In the end, it seems, a good litmus test for having such deep experiences could be how one chooses to live their life thereafter. While experiences as those had by women and men engaging a spiritual walk may be difficult to explain via the words of the language as situated within the culture of the experiencer, I suspect a conscious choice is made to simply “live it” due to the inherent limitations of language — as you rightly highlight. Fundamentally, this may be the greatest Gift one can give to not only one’s self but the world. For, as one’s friends see the change in the one having had the experience, they too may seek to experience the same and may also come to know the deep truth which the person under observation now lives.

    Here, I am reflecting on two things (the second actually a poem): Firstly, my parents often reminded me, as a child and young adult, that people may not hear what you say or even understand the same, particularly so, should they speak a different language; yet one’s actions carry the deep intent of the actor – me. Specifically, they would intone, “Actions speak louder than words.” Something which has served me well to this day. Secondly,

    Out eyond ideas of wrongdoing and rightdoing,
    there is a field. I’ll meet you there.

    When the soul lies down in that grass,
    the world is too full to talk about.
    Ideas, language, even the phrase each other
    doesn’t make any sense.

    From Essential Rumi
    by Coleman Barks
    p. 36

    With Rumi’s passage, as related to your insight (nice word by the way, “in sight.” But I digress.), that as one has an experience of the Divine, the duality of “me and you” or “us and them” withers on the vine of a previous way of thinking, seeing, and being within the world. Again, it seems that one abandons limiting perspectives and simply lives the new experience “in the now.”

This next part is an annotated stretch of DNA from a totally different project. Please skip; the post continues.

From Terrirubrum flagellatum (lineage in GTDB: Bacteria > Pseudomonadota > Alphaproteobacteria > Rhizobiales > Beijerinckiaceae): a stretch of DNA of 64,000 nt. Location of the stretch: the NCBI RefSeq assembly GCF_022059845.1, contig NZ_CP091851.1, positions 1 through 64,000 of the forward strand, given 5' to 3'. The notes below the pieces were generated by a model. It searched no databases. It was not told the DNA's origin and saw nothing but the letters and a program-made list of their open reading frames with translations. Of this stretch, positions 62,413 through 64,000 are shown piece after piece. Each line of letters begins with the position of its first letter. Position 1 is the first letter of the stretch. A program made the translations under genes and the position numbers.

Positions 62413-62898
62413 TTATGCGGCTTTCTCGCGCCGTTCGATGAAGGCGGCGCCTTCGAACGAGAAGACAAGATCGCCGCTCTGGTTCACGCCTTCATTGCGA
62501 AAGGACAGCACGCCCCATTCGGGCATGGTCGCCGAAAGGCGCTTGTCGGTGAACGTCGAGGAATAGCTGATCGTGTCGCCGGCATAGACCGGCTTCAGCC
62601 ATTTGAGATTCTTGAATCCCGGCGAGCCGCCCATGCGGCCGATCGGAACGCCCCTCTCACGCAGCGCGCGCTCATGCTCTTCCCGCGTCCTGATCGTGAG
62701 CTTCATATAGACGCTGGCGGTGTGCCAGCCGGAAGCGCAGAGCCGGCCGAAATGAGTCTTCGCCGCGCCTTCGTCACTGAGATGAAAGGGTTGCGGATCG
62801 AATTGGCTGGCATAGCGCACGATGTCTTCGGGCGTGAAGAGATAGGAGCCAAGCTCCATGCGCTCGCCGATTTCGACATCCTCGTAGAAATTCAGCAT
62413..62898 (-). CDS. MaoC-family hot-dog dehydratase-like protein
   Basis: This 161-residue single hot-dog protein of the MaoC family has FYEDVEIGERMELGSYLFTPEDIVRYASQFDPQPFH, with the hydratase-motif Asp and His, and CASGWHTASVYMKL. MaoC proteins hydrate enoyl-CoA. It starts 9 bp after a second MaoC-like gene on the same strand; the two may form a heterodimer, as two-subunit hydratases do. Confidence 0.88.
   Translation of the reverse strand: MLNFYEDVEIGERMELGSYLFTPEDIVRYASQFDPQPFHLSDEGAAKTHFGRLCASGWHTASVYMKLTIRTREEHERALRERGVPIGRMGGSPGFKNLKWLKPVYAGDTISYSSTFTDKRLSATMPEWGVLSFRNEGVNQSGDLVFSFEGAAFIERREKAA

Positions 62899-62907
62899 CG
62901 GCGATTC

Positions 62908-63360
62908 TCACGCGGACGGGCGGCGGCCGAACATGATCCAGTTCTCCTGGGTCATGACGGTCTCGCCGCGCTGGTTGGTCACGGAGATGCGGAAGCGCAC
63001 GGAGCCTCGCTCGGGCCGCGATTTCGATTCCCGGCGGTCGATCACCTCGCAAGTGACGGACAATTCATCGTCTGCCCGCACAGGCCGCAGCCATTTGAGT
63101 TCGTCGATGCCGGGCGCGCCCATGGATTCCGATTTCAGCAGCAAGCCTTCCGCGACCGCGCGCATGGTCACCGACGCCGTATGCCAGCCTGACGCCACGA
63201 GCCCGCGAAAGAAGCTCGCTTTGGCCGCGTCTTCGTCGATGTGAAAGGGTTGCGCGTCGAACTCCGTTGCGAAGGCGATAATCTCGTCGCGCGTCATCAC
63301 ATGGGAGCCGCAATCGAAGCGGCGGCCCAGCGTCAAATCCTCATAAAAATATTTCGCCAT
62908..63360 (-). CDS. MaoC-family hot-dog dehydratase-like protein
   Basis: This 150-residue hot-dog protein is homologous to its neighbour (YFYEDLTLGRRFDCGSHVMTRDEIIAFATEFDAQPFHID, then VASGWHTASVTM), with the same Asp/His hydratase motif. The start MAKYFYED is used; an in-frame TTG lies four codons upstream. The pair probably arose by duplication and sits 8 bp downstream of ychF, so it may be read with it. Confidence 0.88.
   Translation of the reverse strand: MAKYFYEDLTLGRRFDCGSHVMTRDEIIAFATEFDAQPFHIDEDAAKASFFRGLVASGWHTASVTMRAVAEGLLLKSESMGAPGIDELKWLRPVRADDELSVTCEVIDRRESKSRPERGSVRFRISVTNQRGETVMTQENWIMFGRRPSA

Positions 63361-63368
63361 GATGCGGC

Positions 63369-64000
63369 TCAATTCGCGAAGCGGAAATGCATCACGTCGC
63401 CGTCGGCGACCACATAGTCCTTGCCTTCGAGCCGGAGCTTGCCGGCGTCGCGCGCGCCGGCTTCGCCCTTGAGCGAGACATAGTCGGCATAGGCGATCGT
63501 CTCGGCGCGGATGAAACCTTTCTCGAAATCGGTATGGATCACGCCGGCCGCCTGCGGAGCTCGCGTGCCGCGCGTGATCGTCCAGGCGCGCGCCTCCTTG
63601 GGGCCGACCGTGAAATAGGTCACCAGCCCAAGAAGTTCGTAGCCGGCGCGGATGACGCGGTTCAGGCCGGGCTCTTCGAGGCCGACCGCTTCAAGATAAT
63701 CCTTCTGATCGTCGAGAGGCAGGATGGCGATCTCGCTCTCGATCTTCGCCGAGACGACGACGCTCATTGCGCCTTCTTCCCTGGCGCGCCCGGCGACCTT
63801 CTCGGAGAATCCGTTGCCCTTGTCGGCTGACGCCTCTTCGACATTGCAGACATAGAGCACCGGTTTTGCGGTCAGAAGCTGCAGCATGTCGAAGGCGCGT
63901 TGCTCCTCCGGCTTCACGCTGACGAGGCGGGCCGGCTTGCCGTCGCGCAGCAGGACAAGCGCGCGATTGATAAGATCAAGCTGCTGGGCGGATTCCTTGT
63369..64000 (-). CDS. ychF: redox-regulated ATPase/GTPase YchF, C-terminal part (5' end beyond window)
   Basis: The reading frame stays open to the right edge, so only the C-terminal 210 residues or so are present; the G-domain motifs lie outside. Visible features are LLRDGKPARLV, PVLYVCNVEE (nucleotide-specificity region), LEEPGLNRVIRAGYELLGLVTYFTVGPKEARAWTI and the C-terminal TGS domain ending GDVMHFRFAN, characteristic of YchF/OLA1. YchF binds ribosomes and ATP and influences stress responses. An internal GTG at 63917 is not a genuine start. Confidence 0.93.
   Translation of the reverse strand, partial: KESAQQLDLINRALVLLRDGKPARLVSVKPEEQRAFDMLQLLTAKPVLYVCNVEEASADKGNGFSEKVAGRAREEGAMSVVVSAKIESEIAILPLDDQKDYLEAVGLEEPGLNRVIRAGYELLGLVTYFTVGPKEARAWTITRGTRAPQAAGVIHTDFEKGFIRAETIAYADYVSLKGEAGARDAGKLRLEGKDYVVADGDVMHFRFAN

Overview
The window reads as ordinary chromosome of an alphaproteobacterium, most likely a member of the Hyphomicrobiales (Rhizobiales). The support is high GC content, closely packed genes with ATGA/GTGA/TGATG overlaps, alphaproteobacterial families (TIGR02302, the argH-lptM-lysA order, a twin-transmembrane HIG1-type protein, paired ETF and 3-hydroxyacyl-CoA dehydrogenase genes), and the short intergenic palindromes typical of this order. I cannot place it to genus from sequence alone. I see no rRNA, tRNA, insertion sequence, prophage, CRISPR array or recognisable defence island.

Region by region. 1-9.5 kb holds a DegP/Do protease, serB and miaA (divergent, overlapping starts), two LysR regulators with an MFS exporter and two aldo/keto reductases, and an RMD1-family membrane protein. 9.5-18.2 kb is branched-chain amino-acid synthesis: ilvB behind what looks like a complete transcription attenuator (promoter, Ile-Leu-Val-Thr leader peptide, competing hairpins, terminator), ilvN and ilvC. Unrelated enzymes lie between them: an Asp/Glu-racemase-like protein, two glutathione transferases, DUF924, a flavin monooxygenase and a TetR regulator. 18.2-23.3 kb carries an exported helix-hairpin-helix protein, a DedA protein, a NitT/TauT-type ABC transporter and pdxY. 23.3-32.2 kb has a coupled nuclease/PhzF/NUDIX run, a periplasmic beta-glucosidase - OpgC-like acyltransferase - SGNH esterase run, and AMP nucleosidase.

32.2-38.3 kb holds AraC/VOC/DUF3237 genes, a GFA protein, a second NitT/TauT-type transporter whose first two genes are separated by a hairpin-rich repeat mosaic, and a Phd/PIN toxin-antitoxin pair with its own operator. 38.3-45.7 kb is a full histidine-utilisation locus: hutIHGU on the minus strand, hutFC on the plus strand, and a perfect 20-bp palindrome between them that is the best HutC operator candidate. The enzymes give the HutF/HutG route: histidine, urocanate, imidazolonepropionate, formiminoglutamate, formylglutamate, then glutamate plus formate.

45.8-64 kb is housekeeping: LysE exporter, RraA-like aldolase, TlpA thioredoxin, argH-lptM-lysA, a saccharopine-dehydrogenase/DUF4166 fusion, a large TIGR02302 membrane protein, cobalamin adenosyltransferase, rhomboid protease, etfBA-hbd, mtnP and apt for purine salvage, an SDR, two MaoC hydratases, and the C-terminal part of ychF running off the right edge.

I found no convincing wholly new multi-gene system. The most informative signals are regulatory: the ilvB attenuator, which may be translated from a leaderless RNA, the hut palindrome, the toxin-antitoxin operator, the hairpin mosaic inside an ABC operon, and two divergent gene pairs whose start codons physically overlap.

Again, thanks for sharing.

  5. Chris
    August 14, 2012 at 2:44 PM

    To direct you to my sources of “in sight” on this concept of negative theology (which also alludes to understanding by experience–or witnessing the Divine through experience), I draw from Maimonides’ work Moreh Nevukhim, specifically this chapter:

    Also, the previously mentioned Pāli Canon is similar in concept (but not related in a literary or historic sense) to the fourteen unanswerable questions, from Mahayana.

    It will always fascinate me how esoteric thinkers on all sides of the globe and throughout many centuries will arrive at such similar conclusions.

  6. August 14, 2012 at 3:49 PM

    “It will always fascinate me how esoteric thinkers on all sides of the globe and throughout many centuries will arrive at such similar conclusions.” This, I believe, is a key component of walking the Path; as what some refer to as The All, Pure Consciousness, Numinous, etc. is beyond space, time, or, as we discussed earlier, words, yet may be experienced by all who seek the same.

    Often, I have a vision of arriving in a “sacred place” after many failed attempts only to have those assembled there smile knowingly and welcome me sans fanfare; for they too had a similar experience and, due to their similar journey, see not the point of asking “How did you come to be here?” preferring instead to simply live the expansive experience and share the same with present and future travelers. This seems, to me, to be one of the beautiful aspects of good or great art, architecture, music, prose, etc. as it serves as a pointer toward the “ineffable” for current and successive generations to consider and, ideally, move within for the experience of the same. And, as more have such experiences in successive generations, the presence of and attraction toward “the ineffable” is assured to ever be extant.

    Thanks for the link. Looks like a new title will be added to our library. Thankfully, my wife is of a like mind and spirit.

    This is a truly worthwhile exchange. Thank you.

  7. August 16, 2012 at 10:14 PM

    Really glad I found you and love what you have talked of here. I practice a Christian Meditation and i am part of a weekly group who meditate together. I too have found it transformative in so many ways. I also note that when I fall of my practice life also tends to tumble over a little. I also love Chris’s reply about seeing the face of God. Thanks

    • August 22, 2012 at 11:10 AM

      I think meditation, no matter the spiritual tradition/path, is immensely beneficial! I also find, that when I lapse out of my set practice schedule, I seem a bit disjointed. Thanks for reading and commenting!

  1. August 13, 2012 at 6:33 AM